Many people connect the company Xerox with office supplies, printers, and other products of that nature. However, the company does provide other services; back in 2009 it acquired ACS and has been operating as a lender of student loans through Xerox Education Services (XES).
However, the division has come under scrutiny in the past year for allegedly violating debt collection laws and overcharging borrowers. Now, the company has decided to settle charges in Massachusetts by paying a $2.4 million settlement.
“To address this student debt crisis, we need students to be on repayment plans that will help them succeed, not fall further into debt. ACS failed to meet this standard and regularly undermined the opportunity for students to access appropriate repayment plans. This conduct increases the already high cost of education, damages credit, and prevents students and their families from achieving long-term economic security,” said Massachusetts Attorney General Maura Healey in an announcement.
The initial investigation into XES, formerly ACS, began in December of 2015. After analyzing the company’s loan servicing practices, officials found that XES had failed to properly process applications for federal loan relief associated with the Income-Based Repayment Plan under the Higher Education Act. As a result, borrowers were forced to pay more than they needed to on their debt and were hit with more late fees when they couldn’t make payments.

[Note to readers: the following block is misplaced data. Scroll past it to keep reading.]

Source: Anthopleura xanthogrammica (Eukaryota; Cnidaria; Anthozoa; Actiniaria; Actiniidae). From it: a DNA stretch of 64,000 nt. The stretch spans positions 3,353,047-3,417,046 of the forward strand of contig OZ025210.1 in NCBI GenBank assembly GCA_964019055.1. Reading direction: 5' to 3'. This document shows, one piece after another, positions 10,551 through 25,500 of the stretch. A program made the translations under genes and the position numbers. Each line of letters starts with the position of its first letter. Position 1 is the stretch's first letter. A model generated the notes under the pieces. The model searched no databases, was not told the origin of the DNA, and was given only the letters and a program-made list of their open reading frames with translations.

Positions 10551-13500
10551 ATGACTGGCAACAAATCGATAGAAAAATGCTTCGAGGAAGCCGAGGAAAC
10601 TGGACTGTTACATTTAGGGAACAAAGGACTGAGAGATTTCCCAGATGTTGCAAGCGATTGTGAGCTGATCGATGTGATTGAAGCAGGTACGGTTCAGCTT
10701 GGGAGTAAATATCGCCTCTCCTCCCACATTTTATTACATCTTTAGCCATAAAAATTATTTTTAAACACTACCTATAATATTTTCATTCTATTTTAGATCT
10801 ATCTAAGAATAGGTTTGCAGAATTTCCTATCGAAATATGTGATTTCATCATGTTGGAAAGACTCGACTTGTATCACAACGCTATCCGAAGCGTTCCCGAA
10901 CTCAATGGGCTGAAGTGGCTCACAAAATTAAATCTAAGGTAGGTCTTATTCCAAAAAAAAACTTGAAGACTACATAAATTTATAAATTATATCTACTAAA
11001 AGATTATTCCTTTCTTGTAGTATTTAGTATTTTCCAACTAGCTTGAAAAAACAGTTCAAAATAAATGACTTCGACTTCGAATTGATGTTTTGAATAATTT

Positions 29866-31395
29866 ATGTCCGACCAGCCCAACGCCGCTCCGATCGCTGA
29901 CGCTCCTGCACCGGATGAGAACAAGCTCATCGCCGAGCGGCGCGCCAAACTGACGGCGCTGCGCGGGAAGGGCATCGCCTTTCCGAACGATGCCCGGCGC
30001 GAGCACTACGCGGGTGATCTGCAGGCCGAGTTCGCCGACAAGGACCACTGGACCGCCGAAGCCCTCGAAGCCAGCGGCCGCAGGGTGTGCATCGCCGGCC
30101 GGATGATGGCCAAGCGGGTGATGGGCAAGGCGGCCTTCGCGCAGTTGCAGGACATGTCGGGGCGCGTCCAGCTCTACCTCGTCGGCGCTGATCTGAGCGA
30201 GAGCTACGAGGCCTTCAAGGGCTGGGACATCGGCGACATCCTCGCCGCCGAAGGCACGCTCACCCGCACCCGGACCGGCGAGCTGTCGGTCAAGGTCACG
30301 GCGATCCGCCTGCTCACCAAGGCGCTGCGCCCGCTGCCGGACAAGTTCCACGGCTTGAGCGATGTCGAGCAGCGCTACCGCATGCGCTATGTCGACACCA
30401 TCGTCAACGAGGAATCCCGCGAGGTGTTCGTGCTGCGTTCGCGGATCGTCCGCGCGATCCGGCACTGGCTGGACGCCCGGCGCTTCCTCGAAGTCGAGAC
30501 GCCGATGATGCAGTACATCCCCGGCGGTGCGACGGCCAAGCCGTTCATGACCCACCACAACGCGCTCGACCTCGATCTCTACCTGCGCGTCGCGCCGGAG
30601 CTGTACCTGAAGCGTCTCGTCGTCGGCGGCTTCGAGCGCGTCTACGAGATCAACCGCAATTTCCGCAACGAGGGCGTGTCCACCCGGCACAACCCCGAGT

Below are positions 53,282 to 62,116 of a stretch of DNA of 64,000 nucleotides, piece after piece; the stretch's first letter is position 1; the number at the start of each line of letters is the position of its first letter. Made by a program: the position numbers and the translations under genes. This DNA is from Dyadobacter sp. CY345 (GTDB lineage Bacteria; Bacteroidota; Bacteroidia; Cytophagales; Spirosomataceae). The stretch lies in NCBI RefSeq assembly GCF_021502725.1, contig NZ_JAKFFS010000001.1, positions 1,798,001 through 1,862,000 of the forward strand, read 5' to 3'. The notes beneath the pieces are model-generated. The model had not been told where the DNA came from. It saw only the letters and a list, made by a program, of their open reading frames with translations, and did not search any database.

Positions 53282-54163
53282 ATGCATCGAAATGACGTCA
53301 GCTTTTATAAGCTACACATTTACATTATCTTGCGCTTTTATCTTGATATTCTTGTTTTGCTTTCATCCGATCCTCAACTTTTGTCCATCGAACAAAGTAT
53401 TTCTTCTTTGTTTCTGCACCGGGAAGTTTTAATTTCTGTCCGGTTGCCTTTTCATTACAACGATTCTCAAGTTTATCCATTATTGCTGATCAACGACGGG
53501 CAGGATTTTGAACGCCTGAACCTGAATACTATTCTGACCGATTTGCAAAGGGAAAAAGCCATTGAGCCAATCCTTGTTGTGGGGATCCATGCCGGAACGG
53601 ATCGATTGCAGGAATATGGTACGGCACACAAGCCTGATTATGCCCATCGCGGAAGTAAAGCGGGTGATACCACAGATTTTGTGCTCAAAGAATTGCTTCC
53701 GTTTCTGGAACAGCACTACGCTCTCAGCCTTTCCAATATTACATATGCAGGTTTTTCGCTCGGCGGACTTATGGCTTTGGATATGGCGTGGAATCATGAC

Additionally, the company was charged with violating debt collection regulations by making frequent and repeated phone calls to borrowers and not investigating credit reporting disputes. This led to false information being reported to credit agencies.
Under the settlement, XES will pay $2.4 million to the state of Massachusetts, around $400,000 of which will be used as restitution for 800 borrowers who tried to apply for relief but were not able to enroll. The company has also agreed to credit late fee overcharges, reform servicemembers’ accounts, stop its illegal debt collection practices, and establish a “Borrower Advocacy Group” that will help loan recipients apply for income-based repayment plans.